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Wednesday, July 27, 2016
Gum graft and bone loss
In the past 3 months I have had 2 gum grafts done in different areas of the mouth. On both occasions, the grafts were only partly successful. My periodontist said that this was due to too much bone loss and I may need bone grafts in the future. The first area where I had the graft had severe gum recession prior to surgery and the doctor said that he saw significant bone loss during the surgery, but the second sugery was for mild gum recession and the periodontist thought that I would not have any problems with this graft.
1) Does this explanation sound plausible? 2) How do you know if you need a bone graft?
1- Yes...When the supporting tissue loss is extreme, we prefer to increase soft tissue support before we do the hard tissue grafting since it would be difficult to find enough soft tissue to cover the biomaterial that we want to place. However, your periodontist should inform you about this approach before the initial surgery.
2- Bone graft cannot be placed everywhere. The ideal bony defect to fill with bone graft material should have a vertical component (intrabony defect) so that the biomaterial can be placed and stabilized for the healing period. We generally cannot perform bone graft procedures if bone loss is horizontal. (I use the term generally since there is a new product now in gel form, and it gives good results with horizontal bone loss, too).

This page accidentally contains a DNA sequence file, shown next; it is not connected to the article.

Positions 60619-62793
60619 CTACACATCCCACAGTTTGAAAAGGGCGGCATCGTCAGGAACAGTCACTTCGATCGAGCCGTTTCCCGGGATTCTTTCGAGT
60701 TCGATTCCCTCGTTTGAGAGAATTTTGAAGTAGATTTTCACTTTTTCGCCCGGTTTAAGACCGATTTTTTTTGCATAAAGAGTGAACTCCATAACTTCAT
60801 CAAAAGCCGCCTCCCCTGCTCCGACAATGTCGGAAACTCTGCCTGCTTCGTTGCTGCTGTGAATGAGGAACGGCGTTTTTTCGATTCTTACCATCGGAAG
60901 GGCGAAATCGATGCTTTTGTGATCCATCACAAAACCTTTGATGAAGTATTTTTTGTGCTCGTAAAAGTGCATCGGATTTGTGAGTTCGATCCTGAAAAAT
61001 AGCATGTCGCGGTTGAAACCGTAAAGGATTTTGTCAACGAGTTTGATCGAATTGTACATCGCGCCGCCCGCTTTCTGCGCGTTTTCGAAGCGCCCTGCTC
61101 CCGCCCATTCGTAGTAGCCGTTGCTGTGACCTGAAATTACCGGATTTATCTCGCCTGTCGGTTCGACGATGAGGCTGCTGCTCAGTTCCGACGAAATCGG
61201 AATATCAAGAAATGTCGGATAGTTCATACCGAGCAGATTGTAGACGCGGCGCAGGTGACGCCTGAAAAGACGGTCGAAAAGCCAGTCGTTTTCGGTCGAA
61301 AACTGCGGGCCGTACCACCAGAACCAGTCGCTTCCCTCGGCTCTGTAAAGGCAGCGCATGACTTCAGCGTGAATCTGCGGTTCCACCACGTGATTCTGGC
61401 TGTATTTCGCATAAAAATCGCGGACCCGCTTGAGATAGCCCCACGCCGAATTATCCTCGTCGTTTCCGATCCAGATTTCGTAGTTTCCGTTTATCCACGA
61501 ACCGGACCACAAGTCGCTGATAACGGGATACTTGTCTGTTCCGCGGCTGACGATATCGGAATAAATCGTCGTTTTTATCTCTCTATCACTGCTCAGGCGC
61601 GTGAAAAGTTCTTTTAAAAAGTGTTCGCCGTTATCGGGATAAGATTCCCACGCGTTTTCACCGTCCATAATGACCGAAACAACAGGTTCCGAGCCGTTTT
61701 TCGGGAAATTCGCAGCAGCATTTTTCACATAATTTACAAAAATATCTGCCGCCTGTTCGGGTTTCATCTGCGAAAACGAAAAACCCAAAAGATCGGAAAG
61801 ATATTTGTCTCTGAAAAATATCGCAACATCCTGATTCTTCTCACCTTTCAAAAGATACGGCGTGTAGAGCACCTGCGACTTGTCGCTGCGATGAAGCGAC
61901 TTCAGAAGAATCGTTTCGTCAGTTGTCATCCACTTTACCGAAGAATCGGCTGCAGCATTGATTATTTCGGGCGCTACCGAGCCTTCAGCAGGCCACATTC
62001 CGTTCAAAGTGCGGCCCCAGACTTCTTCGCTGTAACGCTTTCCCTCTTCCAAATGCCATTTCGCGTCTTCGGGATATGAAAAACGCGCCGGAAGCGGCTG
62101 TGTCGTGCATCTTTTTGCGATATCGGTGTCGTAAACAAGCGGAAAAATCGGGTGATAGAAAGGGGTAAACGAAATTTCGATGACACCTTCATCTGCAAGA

Summarizing the answer to your question, we try to determine the need for bone graft prior to surgery by evaluating clinically and with X-rays. We may change our mind during surgery when we see the defect in 3-D (since X-rays do not tell the complete story all the time because they are 2-D).
Binnaz Leblebicioglu, DDS, MS, PhD
Associate Professor of Periodontology
College of Dentistry
The Ohio State University